Device(config-if)# ipv6 pim bsr border
               

              Configures a border for all BSMs of any scope on a specified interface.

               

              Configuring BSR for Use Within Scoped Zones

              A user can configure candidate BSRs and a set of candidate RPs for each administratively scoped region in the domain.

              If scope is specified on the candidate RP, then this device will advertise itself as C-RP only to the BSR for the specified scope. If the group list is specified along with the scope, then only prefixes in the access list with the same scope as that configured will be advertised.

              If a scope is specified on the bootstrap device, the BSR will originate BSMs including the group range associated with the scope and accept C-RP announcements for groups that belong to the given scope.

              SUMMARY STEPS

                1.    enable

                2.    configure terminal

                3.    ipv6 pim [vrf vrf-name] bsr candidate bsr ipv6-address [hash-mask-length] [priority priority-value]

                4.    ipv6 pim [vrf vrf-name] bsr candidate rp ipv6-address [group-list access-list-name] [priority priority-value] [interval seconds] [scope scope-value] [bidir]

                5.    interface type number

                6.    ipv6 multicast boundary scope scope-value


              DETAILED STEPS
                  Command or Action Purpose
                Step 1 enable


                Example:
                Device> enable
                 

                Enables privileged EXEC mode.

                • Enter your password if prompted.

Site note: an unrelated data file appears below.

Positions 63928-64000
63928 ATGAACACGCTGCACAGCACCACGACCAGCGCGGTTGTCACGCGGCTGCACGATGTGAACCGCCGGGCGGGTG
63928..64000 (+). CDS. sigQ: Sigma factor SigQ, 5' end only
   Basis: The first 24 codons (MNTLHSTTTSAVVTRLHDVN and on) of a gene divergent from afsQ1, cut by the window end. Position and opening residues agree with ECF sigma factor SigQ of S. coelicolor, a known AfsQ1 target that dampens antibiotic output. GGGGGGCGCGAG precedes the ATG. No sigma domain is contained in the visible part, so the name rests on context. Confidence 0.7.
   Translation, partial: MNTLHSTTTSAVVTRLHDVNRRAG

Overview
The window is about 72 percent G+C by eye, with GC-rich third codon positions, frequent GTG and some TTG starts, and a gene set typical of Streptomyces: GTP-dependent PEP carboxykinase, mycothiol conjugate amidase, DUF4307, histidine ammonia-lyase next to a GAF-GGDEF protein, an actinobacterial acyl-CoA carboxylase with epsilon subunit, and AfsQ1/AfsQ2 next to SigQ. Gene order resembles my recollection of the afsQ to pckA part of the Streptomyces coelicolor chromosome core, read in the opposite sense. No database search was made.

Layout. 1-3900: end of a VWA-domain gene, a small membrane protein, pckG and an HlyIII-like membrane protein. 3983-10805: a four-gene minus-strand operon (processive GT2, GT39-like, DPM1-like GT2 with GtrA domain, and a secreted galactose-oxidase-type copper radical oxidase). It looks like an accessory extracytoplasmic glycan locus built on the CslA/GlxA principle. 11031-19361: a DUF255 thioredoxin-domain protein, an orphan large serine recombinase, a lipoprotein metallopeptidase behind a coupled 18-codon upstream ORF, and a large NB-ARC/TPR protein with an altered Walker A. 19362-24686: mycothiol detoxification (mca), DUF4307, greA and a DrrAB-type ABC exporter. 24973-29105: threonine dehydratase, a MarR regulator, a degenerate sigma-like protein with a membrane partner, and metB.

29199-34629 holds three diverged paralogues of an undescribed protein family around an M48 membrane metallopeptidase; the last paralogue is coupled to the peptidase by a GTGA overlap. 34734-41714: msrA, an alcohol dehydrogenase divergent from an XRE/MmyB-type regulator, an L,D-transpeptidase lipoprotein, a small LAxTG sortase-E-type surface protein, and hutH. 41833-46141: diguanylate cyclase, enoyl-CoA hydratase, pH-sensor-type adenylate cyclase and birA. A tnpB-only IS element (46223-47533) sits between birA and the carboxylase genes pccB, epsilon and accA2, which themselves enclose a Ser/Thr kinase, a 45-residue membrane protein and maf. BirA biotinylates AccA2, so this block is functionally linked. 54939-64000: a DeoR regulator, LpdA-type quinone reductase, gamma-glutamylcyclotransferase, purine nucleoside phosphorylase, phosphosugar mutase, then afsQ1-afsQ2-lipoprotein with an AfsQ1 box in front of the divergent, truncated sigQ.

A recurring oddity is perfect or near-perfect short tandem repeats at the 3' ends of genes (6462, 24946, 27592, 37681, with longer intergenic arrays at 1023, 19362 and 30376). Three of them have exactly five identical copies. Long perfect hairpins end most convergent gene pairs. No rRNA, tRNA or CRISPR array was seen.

Step 2 configure terminal


                Example:
                Device# configure terminal
                 

                Enters global configuration mode.

                 
                Step 3 ipv6 pim [vrf vrf-name] bsr candidate bsr ipv6-address [hash-mask-length] [priority priority-value]


                Example:
                Device(config)# ipv6 pim bsr candidate bsr 2001:DB8:1:1:4 
                 

                Configures a device to be a candidate BSR.

                 
                Step 4 ipv6 pim [vrf vrf-name] bsr candidate rp ipv6-address [group-list access-list-name] [priority priority-value] [interval seconds] [scope scope-value] [bidir]


                Example:
                Device(config)# ipv6 pim bsr candidate rp 2001:DB8:1:1:1 group-list list scope 6
                 

                Configures the candidate RP to send PIM RP advertisements to the BSR.

                 
                Step 5 interface type number


                Example:
                Device(config)# interface FastEthernet 1/0
                 

                Specifies an interface type and number, and places the device in interface configuration mode.